Thirty-five years ago this month, computer scientists at the University of California, Los Angeles (UCLA) used a 15′ cable to link two computers, testing a new way to exchange data and ultimately playing a pivotal role in the development of the Internet (then called ARPANET). This link took place on September 2 1969.
Further development throughout the 1970s expanded the network, added e-mail and TCP/IP. The 1980s saw the birth of the domain name system (DNS) and in 1990, the World Wide Web was born.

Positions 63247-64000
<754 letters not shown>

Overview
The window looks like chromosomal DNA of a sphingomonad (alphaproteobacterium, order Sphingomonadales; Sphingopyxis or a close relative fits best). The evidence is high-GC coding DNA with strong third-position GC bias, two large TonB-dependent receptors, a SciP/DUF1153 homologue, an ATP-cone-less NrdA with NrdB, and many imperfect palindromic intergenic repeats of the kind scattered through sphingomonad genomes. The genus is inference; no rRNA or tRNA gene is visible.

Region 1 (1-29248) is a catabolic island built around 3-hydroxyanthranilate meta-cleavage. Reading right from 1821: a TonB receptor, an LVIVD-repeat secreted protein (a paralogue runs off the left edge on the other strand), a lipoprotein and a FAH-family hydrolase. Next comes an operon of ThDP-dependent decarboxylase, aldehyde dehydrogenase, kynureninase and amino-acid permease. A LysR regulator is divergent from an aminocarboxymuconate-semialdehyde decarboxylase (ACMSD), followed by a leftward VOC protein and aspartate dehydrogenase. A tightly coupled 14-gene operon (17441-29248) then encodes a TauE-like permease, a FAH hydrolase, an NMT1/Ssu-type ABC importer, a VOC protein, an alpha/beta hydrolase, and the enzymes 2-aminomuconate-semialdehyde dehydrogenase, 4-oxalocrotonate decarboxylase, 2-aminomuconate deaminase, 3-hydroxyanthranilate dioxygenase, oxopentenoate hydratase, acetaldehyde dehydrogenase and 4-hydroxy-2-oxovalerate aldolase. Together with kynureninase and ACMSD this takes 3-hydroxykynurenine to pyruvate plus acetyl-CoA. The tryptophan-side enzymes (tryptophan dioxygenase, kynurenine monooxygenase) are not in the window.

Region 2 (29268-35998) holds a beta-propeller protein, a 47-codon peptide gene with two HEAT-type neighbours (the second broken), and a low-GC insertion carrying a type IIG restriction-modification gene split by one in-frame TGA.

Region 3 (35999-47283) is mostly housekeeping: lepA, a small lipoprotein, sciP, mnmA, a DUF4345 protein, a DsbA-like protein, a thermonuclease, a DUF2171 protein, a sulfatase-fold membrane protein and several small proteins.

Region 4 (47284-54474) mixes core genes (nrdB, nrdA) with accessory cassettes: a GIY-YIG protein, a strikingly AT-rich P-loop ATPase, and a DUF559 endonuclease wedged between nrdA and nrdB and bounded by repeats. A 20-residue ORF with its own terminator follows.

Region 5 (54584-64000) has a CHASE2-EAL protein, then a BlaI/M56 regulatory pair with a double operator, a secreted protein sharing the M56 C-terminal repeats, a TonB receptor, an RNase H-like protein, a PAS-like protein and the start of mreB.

I remember marvelling at the things I could find using FTP when I was at Uni’ in the early 90s, and a few years later experiencing online services like CompuServe and a very immature world-wide web. Without the Internet we would not have TCP/IP and Unix (arguably we would not have the Internet as it exists today without these technologies).
Since then, the Internet has become ever more pervasive. E-mail has become a globally accepted method of communication, supplemented by new technologies such as instant messaging (IM) and voice over IP (VoIP); breaking news is available globally in an instant; the web is the first port of call for researching information; and the growth in web services in recent years has been immense.
For more information on the development of the Internet, see the Internet Society (ISOC) website.